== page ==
MIAMI -- Roberto Osuna believes that the Blue Jays can use this break as a platform for a second-half surge toward the American League East crown, as they did two seasons ago. If they do so, the closer says that fellow first-time All-Star Justin Smoak will be a key factor.
"I'm so happy because he's had some tough years," Osuna said. "Bouncing back like this, making the All-Star Game is huge for us. All year long, he's been unbelievable for us. I'm proud of him and hopefully he can keep continuing in the second half like this."
Smoak will start at first base for the American League in Tuesday's 88th All-Star Game presented by Mastercard, thanks in large part to an extensive "Smoak the Vote" marketing campaign. Smoak ranks sixth in the American League with 23 homers, and will be the first Blue Jays player to start at first base since Carlos Delgado in 2003.
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"It's definitely a dream come true for everybody," Smoak said. "We're excited to be here and try to take it all in."
Easily Toronto's most valuable player through the first three months of the season, Smoak is finally living up to the hype that made him a first-round Draft pick and one of the game's top prospects. Smoak's two-year, $8.5 million extension was widely panned last summer, but now looks like one of the league's best bargains.
"As a young kid, high school, college, even in the Minor Leagues, I never tried to hit home runs," Smoak said. "When I got called up to the big leagues, I wanted to be that power guy, the guy that hit 40 homers. I wanted to be that guy and my swing got long. I tried to do too much. This year, I went in trying to be competitive, just having competitive at-bats and square the ball up. You hit homers not trying to hit them."
Smoak set a new career high in home runs before the end of June, filling the void while the Blue Jays were without key players such as Josh Donaldson, Troy Tulowitzki and Devon Travis. Smoak said that Jose Bautista recently offered a helpful primer on the All-Star scene.
"You're not ready for any of this, you know what I mean?" Smoak said. "This isn't normal. Joey Bats gave me a heads-up of what to expect and things to do. Basically, everybody said take it in as much as you can because it's going to be quick."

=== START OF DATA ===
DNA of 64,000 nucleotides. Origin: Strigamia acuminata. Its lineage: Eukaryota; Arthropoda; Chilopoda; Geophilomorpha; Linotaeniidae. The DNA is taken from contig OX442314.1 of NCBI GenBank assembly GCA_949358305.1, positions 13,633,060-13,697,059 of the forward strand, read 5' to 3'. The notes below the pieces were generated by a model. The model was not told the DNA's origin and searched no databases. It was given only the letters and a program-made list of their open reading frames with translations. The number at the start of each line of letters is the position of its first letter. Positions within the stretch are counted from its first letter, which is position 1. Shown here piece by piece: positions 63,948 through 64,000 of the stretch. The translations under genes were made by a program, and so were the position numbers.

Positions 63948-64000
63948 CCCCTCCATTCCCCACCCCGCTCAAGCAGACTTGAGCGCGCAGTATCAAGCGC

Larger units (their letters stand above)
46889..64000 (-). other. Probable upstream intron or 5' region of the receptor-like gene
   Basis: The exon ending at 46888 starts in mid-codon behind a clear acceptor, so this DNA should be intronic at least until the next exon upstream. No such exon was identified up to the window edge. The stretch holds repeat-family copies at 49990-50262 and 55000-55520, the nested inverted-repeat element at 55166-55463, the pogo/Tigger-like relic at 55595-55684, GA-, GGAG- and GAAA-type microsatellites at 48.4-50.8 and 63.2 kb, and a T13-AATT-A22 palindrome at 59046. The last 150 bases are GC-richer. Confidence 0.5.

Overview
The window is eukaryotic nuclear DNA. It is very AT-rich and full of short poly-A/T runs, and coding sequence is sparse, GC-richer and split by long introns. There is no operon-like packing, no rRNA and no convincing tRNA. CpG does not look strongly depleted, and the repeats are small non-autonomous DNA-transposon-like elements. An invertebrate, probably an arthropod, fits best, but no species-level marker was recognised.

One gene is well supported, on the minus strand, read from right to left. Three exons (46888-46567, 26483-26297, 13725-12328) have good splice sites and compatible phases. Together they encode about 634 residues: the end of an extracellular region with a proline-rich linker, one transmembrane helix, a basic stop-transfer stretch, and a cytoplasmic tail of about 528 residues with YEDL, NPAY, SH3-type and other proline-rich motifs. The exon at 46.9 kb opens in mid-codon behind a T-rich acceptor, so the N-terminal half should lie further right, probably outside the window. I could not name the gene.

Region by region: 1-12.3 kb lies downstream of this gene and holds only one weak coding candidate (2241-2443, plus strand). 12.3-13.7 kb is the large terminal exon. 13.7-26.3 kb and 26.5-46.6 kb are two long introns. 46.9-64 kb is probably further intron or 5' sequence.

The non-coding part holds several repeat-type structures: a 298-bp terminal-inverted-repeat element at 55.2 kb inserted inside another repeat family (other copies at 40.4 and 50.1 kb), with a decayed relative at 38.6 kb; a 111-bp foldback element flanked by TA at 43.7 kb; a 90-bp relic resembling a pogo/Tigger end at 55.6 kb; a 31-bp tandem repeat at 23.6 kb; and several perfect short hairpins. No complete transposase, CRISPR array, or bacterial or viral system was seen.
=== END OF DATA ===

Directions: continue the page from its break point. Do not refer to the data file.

Osuna was one of seven injury replacements for the All-Star Game, with the 22-year-old scrapping his travel plans in favor of a trip to Miami. After blowing three saves in four chances to open the season, the native of Juan Jose Rios, Sinaloa, Mexico has converted 21 consecutive opportunities since.
"It means a lot. I grew up as a kid dreaming about it," Osuna said. "Just being in this position right now, it's really exciting. I'm happy to be here right now."
The youngest player in Major League history to reach 75 saves, Osuna already ranks fourth on Toronto's all-time saves list behind Tom Henke, Duane Ward and Billy Koch. He was one of the game's best closers over the last two years, but his performance has risen to another level in 2017.
"He's been that for us the last two years. He's our guy," Smoak said. "That's who he is, and I think playing in Mexico as a young kid in that league prepared him for the big leagues, and prepared him for situations that he was going to be in. The kid's unbelievable. He's one of the better pitchers I've seen at this age."
Tonight at 7:30 ET, tune in to the 2017 All-Star Game presented by Mastercard live on FOX, and during the game visit MLB.com to submit your choice for the Ted Williams Most Valuable Player Award presented by Chevrolet via the 2017 MLB All-Star Game MVP Vote. The 88th All-Star Game, in Miami, will be televised nationally by FOX, in Canada by Rogers Sportsnet and RDS, and worldwide by partners in more than 160 countries via MLB International's independent feed. ESPN Radio and ESPN Radio Deportes will provide national radio coverage of the All-Star Game. MLB.com, MLB Network and SiriusXM will also provide comprehensive All-Star Week coverage. For more information, please visit allstargame.com.